*** UPDATE 03.05.19 ***
This week, the UK Treasury confirmed that 1p and 2p coins will continue to be used “for years to come”.
A year after Chancellor Philip Hammond declared these lower denomination coins ‘obsolete’, their safety has now been secured.
There was much discussion regarding the future of 1p and 2p coins following the Treasury’s doubts over the validity of these coins, as well as the £50 note in the 2018 Spring Statement.
Now that the result of the review has been announced, what do you think about the decision and do you think the pennies should be dropped?
Following the 2018 Spring Statement, a spokesman for Theresa May said that there are no current plans to abolish the coins, however with the increased move towards digital payments, questions still remain as to whether it makes economic sense to continue producing these less frequently used coins and notes.
The Treasury consultation document revealed that The Royal Mint is currently issuing more than 500m 1p and 2p coins each year in order to replace those falling out of circulation.
In fact, six in ten UK 1p and 2p coins are only used once before being saved in a jar or thrown away!
Countries such as Canada, Australia, Brazil and Sweden have already scrapped lower denomination coins that are not in demand and it seems that the UK is also beginning to question the future of these coins as demand continues to fall. But how would you feel about removing 1p and 2p coins from circulation?
Only 15% of consumer spending in 2015 was accounted for by cash, with more and more people now turning to contactless and other digital payments – a trend which is forecast to become the most popular payment method in 2018.
On the other hand, the Treasury also suggested that cash is not obsolete. It’s estimated that 2.7 million people in the UK rely on cash and “It continues to play an important part in the lives of many people and businesses in the UK, whether as a budgeting tool or as a cheap and convenient method of payment”.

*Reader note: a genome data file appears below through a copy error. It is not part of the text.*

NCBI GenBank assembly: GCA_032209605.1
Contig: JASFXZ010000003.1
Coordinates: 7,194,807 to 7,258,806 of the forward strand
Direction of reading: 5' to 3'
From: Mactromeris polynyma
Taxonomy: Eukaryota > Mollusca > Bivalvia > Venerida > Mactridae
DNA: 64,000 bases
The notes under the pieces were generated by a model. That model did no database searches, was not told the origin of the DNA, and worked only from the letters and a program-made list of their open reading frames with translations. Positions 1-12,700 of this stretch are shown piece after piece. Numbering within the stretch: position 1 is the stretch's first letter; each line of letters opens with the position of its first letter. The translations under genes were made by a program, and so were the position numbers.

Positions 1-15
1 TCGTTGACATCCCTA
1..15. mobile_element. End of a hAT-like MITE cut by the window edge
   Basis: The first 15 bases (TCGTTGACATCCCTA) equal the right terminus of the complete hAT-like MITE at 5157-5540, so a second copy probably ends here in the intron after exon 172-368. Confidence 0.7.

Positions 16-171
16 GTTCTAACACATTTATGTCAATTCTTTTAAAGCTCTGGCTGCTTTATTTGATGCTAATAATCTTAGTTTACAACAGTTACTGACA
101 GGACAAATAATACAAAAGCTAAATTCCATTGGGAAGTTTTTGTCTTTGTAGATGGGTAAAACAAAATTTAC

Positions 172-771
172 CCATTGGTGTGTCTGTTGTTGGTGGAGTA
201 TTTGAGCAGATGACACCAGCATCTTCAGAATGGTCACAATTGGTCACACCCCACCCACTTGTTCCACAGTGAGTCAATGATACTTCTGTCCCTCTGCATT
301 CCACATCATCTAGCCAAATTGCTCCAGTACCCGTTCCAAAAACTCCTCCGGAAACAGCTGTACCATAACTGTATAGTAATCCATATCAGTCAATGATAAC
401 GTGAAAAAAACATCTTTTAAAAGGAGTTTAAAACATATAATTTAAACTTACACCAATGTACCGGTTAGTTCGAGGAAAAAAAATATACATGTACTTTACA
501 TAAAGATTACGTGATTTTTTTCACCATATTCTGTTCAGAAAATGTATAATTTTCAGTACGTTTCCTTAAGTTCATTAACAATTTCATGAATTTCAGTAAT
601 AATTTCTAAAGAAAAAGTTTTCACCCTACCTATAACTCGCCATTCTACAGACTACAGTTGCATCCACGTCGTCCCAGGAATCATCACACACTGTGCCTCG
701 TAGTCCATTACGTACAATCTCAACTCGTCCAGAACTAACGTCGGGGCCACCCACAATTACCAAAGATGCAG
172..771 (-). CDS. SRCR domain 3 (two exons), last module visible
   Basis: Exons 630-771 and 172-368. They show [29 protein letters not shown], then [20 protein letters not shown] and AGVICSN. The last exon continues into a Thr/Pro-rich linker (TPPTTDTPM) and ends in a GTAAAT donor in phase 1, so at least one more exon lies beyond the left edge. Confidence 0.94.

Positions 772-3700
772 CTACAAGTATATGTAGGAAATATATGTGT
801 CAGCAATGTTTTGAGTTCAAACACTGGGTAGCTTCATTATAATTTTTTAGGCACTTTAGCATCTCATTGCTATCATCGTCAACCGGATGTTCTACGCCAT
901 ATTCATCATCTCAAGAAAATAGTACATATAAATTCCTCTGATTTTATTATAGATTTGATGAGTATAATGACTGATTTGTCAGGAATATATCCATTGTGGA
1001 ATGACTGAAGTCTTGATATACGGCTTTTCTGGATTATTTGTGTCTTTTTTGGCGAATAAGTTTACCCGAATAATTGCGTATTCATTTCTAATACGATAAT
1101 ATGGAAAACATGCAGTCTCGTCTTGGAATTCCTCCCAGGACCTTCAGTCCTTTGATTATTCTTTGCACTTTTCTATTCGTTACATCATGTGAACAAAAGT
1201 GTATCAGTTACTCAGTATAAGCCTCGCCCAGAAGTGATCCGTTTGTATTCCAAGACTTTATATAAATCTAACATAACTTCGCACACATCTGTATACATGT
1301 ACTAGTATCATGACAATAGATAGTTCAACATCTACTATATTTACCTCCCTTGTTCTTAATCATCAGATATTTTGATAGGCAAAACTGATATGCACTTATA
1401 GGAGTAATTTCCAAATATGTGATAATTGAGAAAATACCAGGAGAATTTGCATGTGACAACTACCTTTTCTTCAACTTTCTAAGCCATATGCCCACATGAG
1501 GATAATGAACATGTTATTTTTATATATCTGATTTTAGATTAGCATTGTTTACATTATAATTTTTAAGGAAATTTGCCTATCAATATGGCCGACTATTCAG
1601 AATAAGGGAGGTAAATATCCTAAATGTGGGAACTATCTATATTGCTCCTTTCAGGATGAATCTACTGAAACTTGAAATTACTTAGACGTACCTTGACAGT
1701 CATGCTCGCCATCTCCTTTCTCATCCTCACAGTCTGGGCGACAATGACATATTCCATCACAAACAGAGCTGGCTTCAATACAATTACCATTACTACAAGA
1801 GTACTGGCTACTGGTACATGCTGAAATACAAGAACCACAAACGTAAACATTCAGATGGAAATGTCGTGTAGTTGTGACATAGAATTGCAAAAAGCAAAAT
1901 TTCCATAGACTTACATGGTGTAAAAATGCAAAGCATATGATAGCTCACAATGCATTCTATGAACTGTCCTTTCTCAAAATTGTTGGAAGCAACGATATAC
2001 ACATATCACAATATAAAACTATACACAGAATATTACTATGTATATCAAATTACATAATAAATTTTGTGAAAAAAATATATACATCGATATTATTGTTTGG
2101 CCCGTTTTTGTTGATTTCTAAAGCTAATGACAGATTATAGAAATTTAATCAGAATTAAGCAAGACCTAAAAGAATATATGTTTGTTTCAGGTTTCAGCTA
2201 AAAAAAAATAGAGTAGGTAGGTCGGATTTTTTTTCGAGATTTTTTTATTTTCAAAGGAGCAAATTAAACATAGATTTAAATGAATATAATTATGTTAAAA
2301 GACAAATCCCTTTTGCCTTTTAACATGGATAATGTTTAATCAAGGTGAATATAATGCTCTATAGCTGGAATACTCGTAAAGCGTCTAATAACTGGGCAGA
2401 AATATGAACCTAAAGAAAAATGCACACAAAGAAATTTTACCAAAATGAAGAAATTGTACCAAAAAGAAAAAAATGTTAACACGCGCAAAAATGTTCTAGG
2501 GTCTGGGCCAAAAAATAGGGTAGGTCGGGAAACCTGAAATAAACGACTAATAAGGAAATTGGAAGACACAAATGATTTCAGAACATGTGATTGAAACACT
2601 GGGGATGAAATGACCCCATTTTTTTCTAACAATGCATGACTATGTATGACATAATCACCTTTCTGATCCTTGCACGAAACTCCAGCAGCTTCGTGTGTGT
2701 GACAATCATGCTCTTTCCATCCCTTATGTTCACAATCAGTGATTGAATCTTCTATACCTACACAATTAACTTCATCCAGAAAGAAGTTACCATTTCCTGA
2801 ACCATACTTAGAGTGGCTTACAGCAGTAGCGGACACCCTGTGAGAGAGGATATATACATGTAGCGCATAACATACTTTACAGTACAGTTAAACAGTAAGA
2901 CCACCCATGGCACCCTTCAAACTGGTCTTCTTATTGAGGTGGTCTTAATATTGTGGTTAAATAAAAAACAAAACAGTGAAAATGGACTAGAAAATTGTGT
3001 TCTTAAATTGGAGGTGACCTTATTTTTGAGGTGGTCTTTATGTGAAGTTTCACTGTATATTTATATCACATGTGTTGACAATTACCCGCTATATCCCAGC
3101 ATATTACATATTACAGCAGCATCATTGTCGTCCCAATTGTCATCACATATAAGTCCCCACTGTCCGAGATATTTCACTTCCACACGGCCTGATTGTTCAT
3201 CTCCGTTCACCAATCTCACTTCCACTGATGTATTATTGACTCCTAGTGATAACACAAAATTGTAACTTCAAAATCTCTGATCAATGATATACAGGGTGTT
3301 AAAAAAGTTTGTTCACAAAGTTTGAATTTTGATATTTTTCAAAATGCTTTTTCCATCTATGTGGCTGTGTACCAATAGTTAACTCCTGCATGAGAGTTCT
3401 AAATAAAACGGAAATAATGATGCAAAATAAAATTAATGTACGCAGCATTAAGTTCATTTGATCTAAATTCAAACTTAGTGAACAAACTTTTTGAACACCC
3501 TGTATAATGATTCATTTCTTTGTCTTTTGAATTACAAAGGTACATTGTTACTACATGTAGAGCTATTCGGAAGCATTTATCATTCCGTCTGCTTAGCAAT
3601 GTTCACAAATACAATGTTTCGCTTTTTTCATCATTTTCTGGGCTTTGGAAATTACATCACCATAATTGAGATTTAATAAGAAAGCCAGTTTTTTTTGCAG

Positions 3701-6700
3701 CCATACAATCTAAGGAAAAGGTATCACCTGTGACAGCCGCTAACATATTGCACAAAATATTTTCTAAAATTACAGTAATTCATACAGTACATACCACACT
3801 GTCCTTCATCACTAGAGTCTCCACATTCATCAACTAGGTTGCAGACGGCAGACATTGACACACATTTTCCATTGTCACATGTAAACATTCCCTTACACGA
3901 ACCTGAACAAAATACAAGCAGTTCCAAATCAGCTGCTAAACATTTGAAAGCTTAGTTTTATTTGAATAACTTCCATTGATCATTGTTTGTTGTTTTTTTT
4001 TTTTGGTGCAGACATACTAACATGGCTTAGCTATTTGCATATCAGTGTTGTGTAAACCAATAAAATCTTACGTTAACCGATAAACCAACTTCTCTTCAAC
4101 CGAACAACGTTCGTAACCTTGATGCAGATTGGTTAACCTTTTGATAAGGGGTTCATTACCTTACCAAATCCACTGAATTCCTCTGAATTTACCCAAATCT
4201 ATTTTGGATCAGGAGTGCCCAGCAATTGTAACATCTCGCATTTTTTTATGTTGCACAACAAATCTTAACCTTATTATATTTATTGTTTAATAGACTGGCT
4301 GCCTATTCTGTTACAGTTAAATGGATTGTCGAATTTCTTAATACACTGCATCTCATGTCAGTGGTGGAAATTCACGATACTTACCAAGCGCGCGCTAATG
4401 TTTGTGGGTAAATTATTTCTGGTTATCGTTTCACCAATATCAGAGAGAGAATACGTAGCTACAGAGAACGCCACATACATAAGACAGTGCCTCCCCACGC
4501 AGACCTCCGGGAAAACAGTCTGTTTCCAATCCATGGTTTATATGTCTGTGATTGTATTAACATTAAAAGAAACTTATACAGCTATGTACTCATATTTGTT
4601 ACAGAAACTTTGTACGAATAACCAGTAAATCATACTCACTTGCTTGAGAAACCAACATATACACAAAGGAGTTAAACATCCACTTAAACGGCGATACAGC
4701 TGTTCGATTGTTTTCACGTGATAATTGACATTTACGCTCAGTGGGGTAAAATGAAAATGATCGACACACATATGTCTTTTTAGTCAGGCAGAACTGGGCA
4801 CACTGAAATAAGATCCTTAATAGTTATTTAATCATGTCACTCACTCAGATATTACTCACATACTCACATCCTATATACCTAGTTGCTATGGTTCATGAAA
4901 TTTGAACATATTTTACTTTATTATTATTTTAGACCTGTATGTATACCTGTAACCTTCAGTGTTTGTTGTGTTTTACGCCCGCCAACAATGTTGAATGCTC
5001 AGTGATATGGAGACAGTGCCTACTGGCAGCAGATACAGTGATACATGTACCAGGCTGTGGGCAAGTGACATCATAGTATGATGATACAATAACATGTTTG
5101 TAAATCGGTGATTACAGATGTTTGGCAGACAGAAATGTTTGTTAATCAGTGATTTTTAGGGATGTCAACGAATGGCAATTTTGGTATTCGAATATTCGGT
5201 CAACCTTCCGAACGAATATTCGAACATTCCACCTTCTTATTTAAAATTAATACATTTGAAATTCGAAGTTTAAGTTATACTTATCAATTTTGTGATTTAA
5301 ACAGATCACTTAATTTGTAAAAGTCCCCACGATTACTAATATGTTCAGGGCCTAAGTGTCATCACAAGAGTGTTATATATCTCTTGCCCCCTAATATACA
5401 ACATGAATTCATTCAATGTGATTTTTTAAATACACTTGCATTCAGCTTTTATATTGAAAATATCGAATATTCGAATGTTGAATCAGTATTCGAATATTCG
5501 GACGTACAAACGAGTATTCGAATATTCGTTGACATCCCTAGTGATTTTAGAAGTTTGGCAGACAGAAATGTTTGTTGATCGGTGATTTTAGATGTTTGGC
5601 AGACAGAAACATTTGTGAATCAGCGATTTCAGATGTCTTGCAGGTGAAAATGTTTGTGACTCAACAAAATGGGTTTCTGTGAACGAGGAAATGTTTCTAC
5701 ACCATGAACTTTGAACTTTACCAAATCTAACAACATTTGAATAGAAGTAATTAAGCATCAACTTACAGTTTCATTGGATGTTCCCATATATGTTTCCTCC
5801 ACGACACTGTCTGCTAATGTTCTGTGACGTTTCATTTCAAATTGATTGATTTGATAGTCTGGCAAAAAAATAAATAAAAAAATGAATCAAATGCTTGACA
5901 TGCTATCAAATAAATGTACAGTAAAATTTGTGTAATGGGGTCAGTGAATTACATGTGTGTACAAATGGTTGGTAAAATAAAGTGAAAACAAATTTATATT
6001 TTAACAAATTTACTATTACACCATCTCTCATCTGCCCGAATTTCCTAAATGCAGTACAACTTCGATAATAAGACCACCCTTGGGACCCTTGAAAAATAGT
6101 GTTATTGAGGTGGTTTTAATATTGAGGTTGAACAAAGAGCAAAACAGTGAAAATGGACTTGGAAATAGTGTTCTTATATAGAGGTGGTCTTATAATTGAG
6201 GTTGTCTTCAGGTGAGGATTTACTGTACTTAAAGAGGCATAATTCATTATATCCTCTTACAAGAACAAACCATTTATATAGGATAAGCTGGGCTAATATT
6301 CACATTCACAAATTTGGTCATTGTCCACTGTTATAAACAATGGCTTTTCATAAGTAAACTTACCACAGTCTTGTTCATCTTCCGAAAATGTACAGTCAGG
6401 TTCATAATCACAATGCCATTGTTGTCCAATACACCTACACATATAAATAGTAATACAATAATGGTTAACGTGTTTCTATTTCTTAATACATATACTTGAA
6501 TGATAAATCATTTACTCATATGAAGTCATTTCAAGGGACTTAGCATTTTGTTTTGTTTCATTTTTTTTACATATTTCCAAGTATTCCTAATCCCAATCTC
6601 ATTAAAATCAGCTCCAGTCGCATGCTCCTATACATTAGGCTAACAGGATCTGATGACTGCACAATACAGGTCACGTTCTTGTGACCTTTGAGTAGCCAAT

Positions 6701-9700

With regards to the £50 note, the Treasury says, “There is also a perception among some that £50 notes are used for money laundering, hidden economy activity, and tax evasion”. Despite rarely being used for “routine purchases”, there is still a demand for the £50 note overseas, alongside euros and dollars.
In our 2016 blog post, we asked Change Checkers if they thought it was time to scrap the penny and 53% of you believed we shouldn’t, as it is part of the British culture.
Has your view now changed and do you think we should make a move towards digital rather than cash payments?
Have your say by voting in our poll on Facebook:
Chris Boyce said, “We have had pennies since 785 AD. I believe it’s one of the oldest coins still being used today. English heritage is being lost everyday.. don’t let us loose the penny, 1233 years of history”.
If you’re interested in coin collecting, our Change Checker web app is completely free to use and allows users to:
– Find and identify the coins in their pocket
– Collect and track the coins they have
– Swap their spare coins with other Change Checkers
Sign up today at: www.changechecker.org/app